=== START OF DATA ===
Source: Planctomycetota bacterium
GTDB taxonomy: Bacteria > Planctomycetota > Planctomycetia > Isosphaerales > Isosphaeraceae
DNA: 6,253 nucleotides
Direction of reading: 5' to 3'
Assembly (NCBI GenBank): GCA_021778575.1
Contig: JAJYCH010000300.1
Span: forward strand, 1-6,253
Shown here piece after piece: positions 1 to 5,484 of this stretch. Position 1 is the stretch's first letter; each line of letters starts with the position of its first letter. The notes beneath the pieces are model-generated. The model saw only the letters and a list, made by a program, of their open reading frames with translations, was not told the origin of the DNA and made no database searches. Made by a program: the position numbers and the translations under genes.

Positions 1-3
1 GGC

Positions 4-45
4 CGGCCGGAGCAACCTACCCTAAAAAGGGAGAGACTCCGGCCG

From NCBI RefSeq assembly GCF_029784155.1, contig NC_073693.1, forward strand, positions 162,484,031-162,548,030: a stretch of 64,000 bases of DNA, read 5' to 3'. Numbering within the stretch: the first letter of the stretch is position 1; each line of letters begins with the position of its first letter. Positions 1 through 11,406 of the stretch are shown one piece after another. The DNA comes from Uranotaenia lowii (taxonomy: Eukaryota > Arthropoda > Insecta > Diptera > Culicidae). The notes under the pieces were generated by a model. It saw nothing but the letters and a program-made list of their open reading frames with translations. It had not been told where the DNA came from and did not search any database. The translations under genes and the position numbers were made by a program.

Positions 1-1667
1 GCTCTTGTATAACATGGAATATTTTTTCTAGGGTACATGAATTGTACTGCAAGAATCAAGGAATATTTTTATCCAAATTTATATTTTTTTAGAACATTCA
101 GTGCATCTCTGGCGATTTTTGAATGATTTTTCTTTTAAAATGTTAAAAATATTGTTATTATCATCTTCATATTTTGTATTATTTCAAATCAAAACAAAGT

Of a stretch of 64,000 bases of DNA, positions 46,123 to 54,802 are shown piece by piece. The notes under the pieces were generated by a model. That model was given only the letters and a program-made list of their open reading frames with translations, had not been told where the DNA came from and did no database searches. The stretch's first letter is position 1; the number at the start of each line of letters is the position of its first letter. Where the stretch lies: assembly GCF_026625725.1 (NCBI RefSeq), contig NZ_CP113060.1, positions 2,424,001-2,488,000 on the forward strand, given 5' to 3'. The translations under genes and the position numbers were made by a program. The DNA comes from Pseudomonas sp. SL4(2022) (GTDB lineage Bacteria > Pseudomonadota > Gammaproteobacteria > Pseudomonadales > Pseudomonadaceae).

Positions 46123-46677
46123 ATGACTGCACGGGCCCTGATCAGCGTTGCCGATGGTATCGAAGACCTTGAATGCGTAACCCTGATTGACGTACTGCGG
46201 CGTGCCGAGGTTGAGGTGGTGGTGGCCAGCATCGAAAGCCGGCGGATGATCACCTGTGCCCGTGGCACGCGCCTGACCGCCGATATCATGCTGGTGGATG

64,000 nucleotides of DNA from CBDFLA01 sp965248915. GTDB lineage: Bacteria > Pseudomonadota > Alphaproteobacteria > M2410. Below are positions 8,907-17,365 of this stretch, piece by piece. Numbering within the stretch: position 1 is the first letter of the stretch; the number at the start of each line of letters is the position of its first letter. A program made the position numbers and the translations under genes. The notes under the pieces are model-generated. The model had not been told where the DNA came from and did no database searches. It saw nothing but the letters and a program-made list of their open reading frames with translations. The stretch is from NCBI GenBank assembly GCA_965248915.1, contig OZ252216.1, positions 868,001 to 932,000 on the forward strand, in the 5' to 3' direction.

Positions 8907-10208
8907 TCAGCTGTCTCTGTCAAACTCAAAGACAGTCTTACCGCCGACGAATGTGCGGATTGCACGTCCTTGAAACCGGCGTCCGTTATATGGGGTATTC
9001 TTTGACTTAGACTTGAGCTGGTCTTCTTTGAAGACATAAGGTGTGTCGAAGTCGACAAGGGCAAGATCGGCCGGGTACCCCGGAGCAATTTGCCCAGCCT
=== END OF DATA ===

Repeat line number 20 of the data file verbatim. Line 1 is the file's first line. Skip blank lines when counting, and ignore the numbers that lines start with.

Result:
46201 CGTGCCGAGGTTGAGGTGGTGGTGGCCAGCATCGAAAGCCGGCGGATGATCACCTGTGCCCGTGGCACGCGCCTGACCGCCGATATCATGCTGGTGGATG